Brazil: Hog Markets

4 October 2012, at 8:09am

BRAZIL - After the dramatic increase in prices during August, the market has dropped back some 10 per cent and stabilised, leaving producers a bit below break-even price on average but with much smaller losses than in the recent past, writes Martin Riordan.

This market behavior has been fairly uniform across the country. The price for market hogs in the southern state of Rio Grande do Sul rose about three per cent this week to around US$ 1.42 per kg live weight.

Prices for the two major feed inputs have also remained fairly stable and very high in historic terms. In Rio Grande do Sul, for which we have reliable data, soy meal currently costs around US$ 645.00 per metric ton and corn is fetching about US$ 6.85 per bushel.

On a positive note, exports of pork products showed strong gains in September. According to numbers disclosed by the Ministry of Development, Industry and Commerce, in September Brazil exported 54,500 metric tons of pork products, a volume 16 per cent higher than exports in August and an impressive 55.3 per cent higher than September of last year. The total value of exports was US$ 146.1 million, which represents an increase of 21.4 per cent and 43.9 per cent respectively, which indicates that the average price of exports fell slightly since last year.

Variations in the dollar exchange rate over the last 12 months have favored exporters. A year ago, the rate was averaging around R$ 1.75 (reals) per dollar. It rose and fell until April this year and then showed a steady upward trend, breaking the R$ 2.00 barrier in June. Since then it has fluctuated with a few cents of R$ 2.00 and is currently R$ 2.02. This has given a boost to the major pork plants which all depend on exports for a proportion of their revenues.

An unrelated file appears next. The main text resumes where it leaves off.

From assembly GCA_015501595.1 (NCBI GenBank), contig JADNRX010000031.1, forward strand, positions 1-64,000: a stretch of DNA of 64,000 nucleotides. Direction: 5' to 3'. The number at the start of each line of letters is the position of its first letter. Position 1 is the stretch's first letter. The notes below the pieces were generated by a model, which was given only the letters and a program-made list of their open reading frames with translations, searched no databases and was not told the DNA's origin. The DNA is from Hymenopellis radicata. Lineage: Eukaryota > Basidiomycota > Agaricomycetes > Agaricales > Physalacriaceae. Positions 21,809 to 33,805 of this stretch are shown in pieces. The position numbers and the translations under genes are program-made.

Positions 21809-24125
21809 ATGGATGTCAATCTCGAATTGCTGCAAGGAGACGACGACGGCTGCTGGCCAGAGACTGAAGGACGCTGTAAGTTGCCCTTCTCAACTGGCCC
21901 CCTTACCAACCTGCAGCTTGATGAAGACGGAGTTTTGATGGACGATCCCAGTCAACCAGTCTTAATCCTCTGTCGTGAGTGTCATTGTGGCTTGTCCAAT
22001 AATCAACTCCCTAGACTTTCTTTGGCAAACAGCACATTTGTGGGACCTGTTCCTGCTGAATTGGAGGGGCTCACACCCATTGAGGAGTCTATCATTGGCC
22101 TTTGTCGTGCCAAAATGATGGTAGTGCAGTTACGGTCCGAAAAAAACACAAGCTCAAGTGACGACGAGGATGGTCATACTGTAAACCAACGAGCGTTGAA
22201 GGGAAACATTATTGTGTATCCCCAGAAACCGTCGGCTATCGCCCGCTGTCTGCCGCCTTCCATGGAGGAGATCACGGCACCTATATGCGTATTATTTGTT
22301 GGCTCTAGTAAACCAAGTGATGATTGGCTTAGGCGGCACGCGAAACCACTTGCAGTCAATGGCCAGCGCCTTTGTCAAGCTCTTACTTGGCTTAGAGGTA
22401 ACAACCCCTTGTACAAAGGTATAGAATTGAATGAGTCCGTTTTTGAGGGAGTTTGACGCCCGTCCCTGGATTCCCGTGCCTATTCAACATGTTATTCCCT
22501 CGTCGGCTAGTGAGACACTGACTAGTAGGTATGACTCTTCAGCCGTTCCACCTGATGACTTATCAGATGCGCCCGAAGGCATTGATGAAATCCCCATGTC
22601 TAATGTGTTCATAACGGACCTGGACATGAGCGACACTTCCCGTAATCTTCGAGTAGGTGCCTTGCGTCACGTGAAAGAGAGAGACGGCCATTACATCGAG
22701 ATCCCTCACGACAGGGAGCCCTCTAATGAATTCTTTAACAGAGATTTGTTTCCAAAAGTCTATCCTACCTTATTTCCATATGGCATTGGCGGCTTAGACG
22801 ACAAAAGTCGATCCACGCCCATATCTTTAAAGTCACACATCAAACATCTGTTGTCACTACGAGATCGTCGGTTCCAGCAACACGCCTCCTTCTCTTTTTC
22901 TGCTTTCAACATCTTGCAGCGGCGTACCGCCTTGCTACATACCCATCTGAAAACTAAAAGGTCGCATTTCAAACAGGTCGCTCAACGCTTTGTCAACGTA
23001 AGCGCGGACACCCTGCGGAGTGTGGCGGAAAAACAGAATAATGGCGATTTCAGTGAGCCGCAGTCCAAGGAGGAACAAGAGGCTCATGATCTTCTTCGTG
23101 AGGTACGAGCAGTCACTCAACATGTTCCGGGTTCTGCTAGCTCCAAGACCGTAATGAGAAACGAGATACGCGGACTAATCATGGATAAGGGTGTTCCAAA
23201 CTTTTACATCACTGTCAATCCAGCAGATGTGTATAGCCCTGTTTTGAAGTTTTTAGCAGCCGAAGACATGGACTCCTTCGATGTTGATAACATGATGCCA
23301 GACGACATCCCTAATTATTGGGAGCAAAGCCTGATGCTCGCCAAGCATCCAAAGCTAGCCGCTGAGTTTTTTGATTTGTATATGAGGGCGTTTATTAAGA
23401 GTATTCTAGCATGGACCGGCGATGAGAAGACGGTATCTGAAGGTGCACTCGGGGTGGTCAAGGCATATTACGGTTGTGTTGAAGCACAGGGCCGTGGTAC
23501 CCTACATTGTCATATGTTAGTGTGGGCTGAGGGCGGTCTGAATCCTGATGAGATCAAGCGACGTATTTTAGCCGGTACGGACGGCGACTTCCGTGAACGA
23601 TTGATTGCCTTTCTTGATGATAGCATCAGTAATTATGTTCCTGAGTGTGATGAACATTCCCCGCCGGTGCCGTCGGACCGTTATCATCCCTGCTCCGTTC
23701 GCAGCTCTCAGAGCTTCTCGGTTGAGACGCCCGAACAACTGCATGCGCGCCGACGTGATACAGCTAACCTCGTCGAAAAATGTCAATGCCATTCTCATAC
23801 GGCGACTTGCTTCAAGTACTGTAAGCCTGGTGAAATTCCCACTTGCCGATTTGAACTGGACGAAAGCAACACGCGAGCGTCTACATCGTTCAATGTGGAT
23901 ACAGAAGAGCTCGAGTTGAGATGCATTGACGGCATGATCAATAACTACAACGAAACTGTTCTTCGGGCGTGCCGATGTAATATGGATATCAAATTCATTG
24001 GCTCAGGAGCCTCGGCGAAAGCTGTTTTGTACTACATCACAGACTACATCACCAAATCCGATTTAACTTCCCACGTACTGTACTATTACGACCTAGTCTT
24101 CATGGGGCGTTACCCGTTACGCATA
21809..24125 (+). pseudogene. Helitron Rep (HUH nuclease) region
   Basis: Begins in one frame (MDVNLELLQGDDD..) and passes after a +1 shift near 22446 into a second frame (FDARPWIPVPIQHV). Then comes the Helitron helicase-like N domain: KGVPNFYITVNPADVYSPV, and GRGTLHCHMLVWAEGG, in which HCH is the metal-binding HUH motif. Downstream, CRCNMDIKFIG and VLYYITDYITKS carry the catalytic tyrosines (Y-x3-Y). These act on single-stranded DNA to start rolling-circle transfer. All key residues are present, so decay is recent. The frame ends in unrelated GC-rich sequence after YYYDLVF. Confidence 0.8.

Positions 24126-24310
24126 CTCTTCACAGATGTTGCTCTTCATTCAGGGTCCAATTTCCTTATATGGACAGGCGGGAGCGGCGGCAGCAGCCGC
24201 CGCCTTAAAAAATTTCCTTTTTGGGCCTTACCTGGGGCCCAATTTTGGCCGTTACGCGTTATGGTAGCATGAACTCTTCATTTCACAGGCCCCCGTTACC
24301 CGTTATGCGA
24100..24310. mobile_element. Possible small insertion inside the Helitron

News of sow liquidation in important pork-producing countries, particularly the USA and Canada, indicates a coming shortage of pork for the world during 2013. It is likely that this will bring very high prices and those still in the business will do well. However, in Brazil, just as in the USA and Canada, there will be many casualties who do not manage to survive until the bonanza, who were forced out when their accumulated debts reached a critical level, having eaten away their assets over recent years.

This is a social tragedy. Many of these victims are personal friends, known for their hard and competent work, dedication and persistence. However, speaking from personal experience, I can say that there IS a life after pig farming! It is a jolt to the system, and the residual problems are many, but by applying the same hard work, competence, dedication and persistence to a different (and preferably more profitable) activity, it is possible to overcome the challenges. Don’t lose heart!